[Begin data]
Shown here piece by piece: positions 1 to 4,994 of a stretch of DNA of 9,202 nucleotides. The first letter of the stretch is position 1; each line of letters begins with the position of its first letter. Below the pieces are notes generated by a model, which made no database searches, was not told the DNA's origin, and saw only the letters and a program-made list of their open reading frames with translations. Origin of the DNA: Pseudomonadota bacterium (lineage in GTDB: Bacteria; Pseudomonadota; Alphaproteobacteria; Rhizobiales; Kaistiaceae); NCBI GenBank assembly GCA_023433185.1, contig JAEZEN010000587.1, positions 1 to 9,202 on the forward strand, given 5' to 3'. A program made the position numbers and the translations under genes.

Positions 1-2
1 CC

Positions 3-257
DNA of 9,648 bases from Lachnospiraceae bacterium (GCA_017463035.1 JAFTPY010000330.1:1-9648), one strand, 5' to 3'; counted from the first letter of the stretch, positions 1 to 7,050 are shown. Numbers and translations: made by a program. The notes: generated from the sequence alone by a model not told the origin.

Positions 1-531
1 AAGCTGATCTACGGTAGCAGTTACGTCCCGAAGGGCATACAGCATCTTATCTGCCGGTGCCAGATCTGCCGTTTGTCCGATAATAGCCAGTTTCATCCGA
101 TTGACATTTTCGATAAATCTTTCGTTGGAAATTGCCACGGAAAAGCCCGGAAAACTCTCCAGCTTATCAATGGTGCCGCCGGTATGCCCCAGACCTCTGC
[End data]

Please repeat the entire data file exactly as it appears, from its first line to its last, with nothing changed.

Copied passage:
Shown here piece by piece: positions 1 to 4,994 of a stretch of DNA of 9,202 nucleotides. The first letter of the stretch is position 1; each line of letters begins with the position of its first letter. Below the pieces are notes generated by a model, which made no database searches, was not told the DNA's origin, and saw only the letters and a program-made list of their open reading frames with translations. Origin of the DNA: Pseudomonadota bacterium (lineage in GTDB: Bacteria; Pseudomonadota; Alphaproteobacteria; Rhizobiales; Kaistiaceae); NCBI GenBank assembly GCA_023433185.1, contig JAEZEN010000587.1, positions 1 to 9,202 on the forward strand, given 5' to 3'. A program made the position numbers and the translations under genes.

Positions 1-2
1 CC

Positions 3-257
DNA of 9,648 bases from Lachnospiraceae bacterium (GCA_017463035.1 JAFTPY010000330.1:1-9648), one strand, 5' to 3'; counted from the first letter of the stretch, positions 1 to 7,050 are shown. Numbers and translations: made by a program. The notes: generated from the sequence alone by a model not told the origin.

Positions 1-531
1 AAGCTGATCTACGGTAGCAGTTACGTCCCGAAGGGCATACAGCATCTTATCTGCCGGTGCCAGATCTGCCGTTTGTCCGATAATAGCCAGTTTCATCCGA
101 TTGACATTTTCGATAAATCTTTCGTTGGAAATTGCCACGGAAAAGCCCGGAAAACTCTCCAGCTTATCAATGGTGCCGCCGGTATGCCCCAGACCTCTGC